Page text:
Ending maternal mortality has been a significant global health priority for decades. Many sub-Saharan African countries introduced user fee removal policies to attain this goal and ensure universal access to health facility delivery. However, many women in Nigeria continue to deliver at home. We examined the reasons for home birth in settings with free maternal healthcare in Southwestern and North Central Nigeria.
We adopted a fully mixed, sequential, equal-status design. For the quantitative study, we drew data from 211 women who reported giving birth at home from a survey of 1227 women of reproductive age who gave birth in the 5 y before the survey. The qualitative study involved six focus group discussions and 68 in-depth interviews. Data generated through the interviews were coded and subjected to inductive thematic analysis, while descriptive statistics were used to analyse the quantitative data.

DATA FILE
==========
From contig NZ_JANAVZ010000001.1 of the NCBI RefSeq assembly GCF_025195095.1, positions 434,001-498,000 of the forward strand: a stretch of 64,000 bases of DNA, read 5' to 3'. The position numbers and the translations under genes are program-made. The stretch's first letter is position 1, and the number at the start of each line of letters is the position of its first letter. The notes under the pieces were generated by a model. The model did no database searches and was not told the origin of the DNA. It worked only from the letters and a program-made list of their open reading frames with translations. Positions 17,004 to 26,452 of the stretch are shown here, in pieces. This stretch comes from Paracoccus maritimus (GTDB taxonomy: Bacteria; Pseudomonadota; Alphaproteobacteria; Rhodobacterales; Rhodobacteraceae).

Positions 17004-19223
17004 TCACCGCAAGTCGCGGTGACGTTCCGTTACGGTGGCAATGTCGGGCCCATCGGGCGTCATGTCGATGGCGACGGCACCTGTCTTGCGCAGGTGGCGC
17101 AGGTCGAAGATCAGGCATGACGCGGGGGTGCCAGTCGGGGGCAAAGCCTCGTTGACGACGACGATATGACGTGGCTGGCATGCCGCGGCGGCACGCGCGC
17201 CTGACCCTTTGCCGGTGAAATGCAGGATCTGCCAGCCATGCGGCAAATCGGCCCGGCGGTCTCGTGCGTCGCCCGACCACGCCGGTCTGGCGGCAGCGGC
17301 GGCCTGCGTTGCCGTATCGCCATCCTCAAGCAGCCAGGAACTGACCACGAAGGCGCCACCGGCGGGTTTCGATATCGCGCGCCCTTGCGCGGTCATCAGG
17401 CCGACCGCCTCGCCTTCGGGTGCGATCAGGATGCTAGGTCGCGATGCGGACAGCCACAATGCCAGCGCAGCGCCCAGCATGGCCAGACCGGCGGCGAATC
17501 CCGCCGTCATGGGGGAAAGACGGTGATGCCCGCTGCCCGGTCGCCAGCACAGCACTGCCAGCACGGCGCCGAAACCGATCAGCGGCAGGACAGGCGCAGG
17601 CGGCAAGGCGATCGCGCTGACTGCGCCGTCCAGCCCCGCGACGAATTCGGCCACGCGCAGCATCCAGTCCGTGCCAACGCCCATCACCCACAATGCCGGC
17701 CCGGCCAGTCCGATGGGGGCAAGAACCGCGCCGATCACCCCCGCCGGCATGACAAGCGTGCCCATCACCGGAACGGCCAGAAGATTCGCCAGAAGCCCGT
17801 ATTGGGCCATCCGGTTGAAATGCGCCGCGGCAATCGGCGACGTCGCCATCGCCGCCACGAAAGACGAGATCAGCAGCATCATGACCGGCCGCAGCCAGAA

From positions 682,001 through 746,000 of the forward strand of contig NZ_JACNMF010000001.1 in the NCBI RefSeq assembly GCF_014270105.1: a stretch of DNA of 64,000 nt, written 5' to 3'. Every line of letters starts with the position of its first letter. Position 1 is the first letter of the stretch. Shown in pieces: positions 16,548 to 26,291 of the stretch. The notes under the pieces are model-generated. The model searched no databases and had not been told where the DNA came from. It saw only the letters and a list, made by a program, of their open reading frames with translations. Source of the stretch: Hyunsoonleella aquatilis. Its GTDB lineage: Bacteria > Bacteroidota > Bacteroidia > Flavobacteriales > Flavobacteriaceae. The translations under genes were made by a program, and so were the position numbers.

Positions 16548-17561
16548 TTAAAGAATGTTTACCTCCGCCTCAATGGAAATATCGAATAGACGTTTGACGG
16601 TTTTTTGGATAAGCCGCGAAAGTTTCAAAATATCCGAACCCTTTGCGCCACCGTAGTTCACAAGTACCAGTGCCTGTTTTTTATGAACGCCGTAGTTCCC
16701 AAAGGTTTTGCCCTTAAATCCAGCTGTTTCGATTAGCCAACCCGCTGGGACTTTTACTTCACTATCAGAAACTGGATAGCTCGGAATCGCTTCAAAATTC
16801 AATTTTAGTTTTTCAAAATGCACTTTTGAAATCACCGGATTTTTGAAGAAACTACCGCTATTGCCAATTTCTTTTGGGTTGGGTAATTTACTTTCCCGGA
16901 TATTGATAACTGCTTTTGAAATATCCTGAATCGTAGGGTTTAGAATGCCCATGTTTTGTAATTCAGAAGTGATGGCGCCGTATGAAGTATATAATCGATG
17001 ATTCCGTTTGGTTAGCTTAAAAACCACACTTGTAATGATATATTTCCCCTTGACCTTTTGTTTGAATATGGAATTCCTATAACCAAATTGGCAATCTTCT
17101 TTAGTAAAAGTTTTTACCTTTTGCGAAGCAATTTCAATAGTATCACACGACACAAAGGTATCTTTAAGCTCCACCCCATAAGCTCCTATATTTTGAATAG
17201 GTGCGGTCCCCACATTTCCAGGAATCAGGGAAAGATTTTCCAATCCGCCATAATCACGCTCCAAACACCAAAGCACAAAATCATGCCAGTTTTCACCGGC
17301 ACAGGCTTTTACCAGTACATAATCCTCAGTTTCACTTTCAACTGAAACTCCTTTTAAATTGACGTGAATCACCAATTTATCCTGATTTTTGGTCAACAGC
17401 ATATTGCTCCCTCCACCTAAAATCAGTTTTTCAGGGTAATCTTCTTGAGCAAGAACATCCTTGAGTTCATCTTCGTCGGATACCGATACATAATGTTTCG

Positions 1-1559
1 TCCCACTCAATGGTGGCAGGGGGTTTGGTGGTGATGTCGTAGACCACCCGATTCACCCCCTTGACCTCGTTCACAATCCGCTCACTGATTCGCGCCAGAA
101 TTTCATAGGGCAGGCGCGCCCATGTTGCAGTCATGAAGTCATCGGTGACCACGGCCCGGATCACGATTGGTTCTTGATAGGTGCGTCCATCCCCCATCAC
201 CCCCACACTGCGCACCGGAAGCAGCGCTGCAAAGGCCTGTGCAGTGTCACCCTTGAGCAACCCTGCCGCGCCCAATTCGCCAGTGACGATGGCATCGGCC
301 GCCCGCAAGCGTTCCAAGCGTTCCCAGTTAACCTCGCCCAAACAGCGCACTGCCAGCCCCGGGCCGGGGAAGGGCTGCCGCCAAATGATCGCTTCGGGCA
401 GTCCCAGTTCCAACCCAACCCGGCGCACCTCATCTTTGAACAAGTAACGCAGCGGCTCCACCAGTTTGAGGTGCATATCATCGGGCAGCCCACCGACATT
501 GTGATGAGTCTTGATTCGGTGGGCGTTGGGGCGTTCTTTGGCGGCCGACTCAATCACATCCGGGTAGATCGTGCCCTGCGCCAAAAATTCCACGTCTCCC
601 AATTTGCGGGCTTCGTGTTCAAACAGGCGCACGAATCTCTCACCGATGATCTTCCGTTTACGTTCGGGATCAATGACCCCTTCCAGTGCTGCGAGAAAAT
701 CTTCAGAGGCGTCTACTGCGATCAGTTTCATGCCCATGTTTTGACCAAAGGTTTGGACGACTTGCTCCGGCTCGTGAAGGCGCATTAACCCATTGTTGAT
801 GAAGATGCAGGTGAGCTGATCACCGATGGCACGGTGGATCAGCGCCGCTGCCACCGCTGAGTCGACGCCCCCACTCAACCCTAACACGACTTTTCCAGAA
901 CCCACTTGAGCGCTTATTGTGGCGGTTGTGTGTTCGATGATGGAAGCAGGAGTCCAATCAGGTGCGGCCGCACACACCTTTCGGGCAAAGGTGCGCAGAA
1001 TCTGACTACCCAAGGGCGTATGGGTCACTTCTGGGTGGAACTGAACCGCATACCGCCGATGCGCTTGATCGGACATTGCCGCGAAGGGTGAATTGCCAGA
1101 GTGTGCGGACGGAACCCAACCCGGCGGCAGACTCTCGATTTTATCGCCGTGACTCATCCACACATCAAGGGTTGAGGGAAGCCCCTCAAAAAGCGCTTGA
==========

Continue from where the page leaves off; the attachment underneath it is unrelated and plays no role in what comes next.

Women faced several barriers that limited their use of skilled birth attendants. These barriers operate at multiple levels and could be grouped as economic, sociocultural and health facility–related factors. Despite the user fee removal policy, lack of transportation, birth unpreparedness and lack of money pushed women to give birth at home. Also, sociocultural reasons such as hospital delivery not being deemed necessary in the community, women not wanting to be seen by male health workers, husbands not motivated and husbands’ disapproval hindered the use of health facilities for childbirth.
This study has demonstrated that free healthcare does not guarantee universal access to healthcare. Interventions, especially in the Nasarawa state of Nigeria, should focus on the education of mothers on the importance of health facility–based delivery and birth preparedness.